(by Mascha Kaléko; translated from the German)
In the talkative town where I made my debut
My parents were immigrants, through and through.
We had a church, a doctor or two,
And a loony bin with a lovely view.
My favorite word as a child was “NO.”
If I made Mother happy, it didn’t show.
And thinking back to that long-ago
I wouldn’t wish my own child so.
The Great War found me under the sway
Of the parish school and Rector May,
And thinking that peace would come to stay
If only the War would go away.
Well, I entered the academic race
And the teachers were pleased at my rapid pace –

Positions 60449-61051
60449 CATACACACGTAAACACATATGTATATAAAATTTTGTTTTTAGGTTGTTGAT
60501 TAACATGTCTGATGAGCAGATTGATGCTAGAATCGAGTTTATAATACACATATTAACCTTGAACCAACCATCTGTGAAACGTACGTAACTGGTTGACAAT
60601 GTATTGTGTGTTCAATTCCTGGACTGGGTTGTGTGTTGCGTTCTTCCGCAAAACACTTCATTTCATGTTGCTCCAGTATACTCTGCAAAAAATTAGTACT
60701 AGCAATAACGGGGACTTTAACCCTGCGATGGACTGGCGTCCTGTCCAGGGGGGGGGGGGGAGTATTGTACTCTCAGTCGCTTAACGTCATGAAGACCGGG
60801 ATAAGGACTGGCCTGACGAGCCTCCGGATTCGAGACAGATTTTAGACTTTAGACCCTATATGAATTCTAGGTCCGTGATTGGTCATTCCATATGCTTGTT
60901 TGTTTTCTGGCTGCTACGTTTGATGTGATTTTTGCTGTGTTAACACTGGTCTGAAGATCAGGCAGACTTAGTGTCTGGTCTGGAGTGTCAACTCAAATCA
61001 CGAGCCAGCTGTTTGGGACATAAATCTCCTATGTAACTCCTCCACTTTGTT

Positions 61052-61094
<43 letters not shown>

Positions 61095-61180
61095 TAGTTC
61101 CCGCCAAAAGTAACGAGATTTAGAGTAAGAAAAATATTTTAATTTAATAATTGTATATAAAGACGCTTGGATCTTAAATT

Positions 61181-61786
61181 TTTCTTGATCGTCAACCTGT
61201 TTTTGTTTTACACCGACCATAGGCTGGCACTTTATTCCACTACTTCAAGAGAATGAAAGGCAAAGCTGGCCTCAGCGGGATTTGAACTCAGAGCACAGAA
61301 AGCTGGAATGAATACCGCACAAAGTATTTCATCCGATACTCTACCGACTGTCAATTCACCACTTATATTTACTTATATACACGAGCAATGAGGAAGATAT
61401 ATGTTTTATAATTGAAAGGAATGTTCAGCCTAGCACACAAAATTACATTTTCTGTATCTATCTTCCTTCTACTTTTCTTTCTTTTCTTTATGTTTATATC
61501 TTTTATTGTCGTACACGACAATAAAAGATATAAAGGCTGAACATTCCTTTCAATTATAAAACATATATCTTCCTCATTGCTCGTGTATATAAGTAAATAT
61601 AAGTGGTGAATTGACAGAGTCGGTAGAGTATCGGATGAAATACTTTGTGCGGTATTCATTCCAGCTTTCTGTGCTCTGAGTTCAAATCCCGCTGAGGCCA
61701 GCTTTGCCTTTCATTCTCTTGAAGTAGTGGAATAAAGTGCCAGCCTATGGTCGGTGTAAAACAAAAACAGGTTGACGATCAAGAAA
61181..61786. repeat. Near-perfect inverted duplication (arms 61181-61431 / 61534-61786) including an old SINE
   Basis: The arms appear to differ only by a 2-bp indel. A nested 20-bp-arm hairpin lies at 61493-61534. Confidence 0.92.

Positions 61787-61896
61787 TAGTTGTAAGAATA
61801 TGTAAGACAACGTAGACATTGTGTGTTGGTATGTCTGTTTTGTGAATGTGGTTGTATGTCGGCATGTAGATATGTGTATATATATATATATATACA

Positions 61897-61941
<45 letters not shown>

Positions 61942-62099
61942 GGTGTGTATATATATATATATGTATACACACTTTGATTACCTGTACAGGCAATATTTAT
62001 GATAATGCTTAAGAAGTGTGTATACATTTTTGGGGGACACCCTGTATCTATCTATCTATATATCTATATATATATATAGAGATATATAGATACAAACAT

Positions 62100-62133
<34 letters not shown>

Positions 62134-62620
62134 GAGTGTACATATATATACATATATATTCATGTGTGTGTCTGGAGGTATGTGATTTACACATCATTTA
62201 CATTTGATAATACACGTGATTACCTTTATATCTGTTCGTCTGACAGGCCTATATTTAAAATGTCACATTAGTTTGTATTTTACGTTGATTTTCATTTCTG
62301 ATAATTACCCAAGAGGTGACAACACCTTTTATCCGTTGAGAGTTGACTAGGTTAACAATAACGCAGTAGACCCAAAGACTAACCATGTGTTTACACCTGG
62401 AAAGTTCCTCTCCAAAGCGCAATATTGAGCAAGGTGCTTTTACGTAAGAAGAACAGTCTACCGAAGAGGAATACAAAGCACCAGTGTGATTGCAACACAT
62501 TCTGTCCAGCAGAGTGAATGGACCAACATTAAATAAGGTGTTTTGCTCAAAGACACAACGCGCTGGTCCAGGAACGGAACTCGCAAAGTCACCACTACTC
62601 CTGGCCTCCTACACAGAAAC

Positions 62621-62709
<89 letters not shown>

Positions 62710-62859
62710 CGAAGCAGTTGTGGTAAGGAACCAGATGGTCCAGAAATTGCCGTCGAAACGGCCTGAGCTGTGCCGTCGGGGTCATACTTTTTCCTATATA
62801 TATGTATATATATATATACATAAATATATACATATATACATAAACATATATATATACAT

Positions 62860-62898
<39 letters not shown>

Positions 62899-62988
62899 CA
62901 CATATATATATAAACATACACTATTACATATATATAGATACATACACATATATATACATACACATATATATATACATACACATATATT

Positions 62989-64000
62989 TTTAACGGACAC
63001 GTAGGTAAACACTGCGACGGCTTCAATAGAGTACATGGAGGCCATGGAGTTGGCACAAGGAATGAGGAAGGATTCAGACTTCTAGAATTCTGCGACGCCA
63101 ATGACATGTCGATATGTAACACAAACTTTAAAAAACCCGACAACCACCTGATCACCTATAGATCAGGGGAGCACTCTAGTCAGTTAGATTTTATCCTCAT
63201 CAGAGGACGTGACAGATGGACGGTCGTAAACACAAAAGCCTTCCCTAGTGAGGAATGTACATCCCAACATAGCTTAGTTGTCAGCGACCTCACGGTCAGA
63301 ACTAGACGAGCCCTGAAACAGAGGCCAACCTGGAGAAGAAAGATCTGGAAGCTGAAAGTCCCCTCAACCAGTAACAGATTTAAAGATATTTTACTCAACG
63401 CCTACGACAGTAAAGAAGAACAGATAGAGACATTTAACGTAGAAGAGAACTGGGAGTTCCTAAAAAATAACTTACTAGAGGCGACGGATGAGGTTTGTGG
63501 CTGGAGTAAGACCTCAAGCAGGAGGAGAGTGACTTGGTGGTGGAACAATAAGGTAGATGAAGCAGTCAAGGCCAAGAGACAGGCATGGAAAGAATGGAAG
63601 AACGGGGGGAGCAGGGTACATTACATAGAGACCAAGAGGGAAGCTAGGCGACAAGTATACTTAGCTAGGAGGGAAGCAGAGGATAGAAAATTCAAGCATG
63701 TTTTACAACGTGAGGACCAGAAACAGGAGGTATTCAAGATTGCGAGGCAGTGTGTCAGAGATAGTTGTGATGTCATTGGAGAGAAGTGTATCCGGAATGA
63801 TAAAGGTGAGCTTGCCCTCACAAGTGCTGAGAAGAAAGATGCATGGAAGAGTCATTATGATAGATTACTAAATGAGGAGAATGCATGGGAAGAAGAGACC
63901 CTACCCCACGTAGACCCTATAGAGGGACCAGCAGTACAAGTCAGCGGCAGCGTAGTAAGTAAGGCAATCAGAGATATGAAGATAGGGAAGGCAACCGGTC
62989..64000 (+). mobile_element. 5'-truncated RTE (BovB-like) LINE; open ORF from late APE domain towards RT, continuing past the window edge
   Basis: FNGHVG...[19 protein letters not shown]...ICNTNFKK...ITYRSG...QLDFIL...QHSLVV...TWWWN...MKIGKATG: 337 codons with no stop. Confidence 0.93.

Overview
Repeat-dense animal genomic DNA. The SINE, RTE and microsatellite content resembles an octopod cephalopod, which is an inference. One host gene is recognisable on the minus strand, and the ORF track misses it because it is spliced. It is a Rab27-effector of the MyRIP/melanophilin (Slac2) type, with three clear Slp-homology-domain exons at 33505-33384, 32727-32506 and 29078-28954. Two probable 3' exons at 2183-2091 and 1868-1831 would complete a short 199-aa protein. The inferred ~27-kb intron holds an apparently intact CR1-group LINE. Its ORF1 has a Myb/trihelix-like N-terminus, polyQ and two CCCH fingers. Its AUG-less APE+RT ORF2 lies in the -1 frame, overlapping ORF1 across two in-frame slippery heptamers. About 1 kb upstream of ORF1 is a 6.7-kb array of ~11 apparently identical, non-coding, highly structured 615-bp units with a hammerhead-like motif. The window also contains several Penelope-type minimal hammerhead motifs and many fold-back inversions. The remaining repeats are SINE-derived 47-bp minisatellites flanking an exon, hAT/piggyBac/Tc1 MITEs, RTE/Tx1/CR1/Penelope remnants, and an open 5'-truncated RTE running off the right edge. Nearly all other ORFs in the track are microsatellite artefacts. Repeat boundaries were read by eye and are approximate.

Despite my having not a trace
Of Nordic hair or an Aryan face –
At graduation, Teacher said
We were all so smart, and so well-bred,
We could go forth, work hard, get ahead.
But I took an office job instead.
I work eight hours of every day
And my duties are light, but so’s my pay;
And at night I while the time away
With poetry – to Dad’s dismay.
I love to brave the wilderness
Of maps, and wander, bodiless;
Still there are days, I must confess
I sometimes wish for happiness.
Continue reading →